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Doorman Daniel Ovenden Jailed after Headbutting Teen in Newcastle Nightclub

24 Dec, 2018

Doorman Daniel Ovenden Jailed after Headbutting Teen in Newcastle Nightclub

A violent bouncer who headbutted an innocent teenager in the face at a Newcastle city centre nightclub has been jailed.

Doorman Daniel Ovenden was already awaiting sentence for another on-duty assault when he lost control again.

A court heard another reveller had mistakenly pinpointed a 17-year-old as a dancefloor troublemaker and Ovenden moved in to eject him from Illegitimate, on the Bigg Market.

As the teenager protested his innocence, Ovenden headbutted him, causing him to lose one tooth and damaging another.

Now the 21-year-old, of Derwent Street, Benwell, Newcastle, has been locked up for 27 months after admitting the assault.

Judge Robert Moore told him: “There was an altercation on the dancefloor. On the evidence, he was the wrong person to eject but you may not have known that straight away.

“While you were taking him out, he was obviously protesting his innocence and as the CCTV shows, you deliberately butted him in the face.

“Such a blow would always be likely to break a nose or front teeth. Here, it was the boy’s tooth.

“His life has been changed as a result, with lost confidence from his changed appearance.”

Newcastle Crown Court heard the bouncer was, at the time, awaiting sentence for an earlier common assault on a customer while on duty at Tiger Tiger in the, for which he was later fined £259.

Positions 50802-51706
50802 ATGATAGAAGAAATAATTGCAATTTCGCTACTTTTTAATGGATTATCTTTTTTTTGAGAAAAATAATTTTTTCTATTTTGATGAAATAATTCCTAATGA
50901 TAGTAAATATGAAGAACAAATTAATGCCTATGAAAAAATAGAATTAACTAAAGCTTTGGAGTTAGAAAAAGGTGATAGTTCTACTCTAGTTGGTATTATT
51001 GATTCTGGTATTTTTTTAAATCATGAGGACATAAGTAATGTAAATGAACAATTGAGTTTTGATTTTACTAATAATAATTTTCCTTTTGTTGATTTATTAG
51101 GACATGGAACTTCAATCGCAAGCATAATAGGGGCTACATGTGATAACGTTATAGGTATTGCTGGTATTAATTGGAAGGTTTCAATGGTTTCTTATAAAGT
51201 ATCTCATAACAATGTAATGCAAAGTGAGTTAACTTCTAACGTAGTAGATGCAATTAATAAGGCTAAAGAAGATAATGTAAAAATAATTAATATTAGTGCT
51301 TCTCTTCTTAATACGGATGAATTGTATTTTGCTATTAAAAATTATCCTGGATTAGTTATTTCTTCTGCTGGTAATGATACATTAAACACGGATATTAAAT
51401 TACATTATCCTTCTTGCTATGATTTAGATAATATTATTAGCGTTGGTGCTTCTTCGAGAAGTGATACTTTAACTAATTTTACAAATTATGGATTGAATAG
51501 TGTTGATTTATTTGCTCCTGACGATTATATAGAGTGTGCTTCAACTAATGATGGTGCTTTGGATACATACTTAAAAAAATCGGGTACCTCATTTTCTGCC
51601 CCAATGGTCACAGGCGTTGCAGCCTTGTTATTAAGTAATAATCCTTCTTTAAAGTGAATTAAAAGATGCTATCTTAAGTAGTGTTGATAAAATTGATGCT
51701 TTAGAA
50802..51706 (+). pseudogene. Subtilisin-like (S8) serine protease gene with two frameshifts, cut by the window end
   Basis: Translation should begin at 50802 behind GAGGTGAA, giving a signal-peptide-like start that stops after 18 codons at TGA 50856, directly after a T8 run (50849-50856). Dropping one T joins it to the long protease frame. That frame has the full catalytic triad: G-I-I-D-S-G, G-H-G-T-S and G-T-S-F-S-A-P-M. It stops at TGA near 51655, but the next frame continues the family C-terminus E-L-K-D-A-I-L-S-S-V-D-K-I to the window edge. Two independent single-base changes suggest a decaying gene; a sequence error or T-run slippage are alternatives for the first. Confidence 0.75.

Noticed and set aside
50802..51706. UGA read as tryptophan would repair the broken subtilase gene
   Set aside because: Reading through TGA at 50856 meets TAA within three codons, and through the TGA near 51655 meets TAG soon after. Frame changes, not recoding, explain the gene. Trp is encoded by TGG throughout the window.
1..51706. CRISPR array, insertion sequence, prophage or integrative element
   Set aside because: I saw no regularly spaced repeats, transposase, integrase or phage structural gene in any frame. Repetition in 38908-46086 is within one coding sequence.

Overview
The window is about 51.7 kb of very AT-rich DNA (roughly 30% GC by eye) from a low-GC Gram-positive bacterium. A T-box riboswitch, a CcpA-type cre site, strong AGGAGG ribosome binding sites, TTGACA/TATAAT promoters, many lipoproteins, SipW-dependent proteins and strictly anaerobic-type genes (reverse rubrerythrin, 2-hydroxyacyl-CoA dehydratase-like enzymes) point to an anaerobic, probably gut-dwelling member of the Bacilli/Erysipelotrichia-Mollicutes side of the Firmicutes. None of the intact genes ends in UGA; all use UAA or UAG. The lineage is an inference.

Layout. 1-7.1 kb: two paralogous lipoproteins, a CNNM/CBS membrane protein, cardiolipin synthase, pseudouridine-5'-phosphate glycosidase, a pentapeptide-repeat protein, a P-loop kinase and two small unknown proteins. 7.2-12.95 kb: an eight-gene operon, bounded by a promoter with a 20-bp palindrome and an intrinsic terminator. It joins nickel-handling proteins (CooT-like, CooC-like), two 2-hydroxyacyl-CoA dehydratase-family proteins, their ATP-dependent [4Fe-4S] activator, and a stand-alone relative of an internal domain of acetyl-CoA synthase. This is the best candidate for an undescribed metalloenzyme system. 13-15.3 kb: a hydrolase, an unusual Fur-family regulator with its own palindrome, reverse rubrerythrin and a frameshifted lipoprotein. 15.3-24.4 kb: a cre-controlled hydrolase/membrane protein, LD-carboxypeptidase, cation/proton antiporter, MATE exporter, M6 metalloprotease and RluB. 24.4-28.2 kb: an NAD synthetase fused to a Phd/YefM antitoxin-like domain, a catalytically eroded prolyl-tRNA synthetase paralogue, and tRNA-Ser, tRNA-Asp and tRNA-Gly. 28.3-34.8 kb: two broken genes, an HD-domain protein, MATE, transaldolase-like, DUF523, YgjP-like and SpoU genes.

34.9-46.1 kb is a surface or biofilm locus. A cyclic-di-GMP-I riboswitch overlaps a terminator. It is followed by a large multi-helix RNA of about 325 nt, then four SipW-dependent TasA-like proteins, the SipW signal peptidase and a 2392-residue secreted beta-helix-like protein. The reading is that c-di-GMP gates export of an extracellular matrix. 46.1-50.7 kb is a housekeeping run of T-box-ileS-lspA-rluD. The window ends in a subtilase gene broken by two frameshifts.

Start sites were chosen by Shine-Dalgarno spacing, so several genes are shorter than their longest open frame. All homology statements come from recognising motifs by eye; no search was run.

Referring to the victim at Illegitimate, prosecutor Sue Hirst told the court: “He felt immediate pain. The defendant continued to usher him out of the premises, at which stage the complainant’s mouth was pouring with blood.”

The victim, who was taken to the RVI by pals afterwards, said he is “extremely self conscious” about his appearance, his social life has “gone downhill” since the attack and he fears being assaulted again.

In his basis of plea, Ovenden claimed the victim had appeared “threatening” while he was being removed from the bar, which is not accepted by the prosecution.

Jonathan Cousins, defending, said Ovenden has an apprenticeship and no longer works as a doorman.

Mr Cousins said Ovenden, who has a supportive family, has references to his otherwise positive character and is “highly thought of” at his apprenticeship employment.

Mr Cousins added: “He has made, I accept, more than one mistake but he is someone who, with proper assistance, has a positive life in front of him.”

Source – chroniclelive.co.uk

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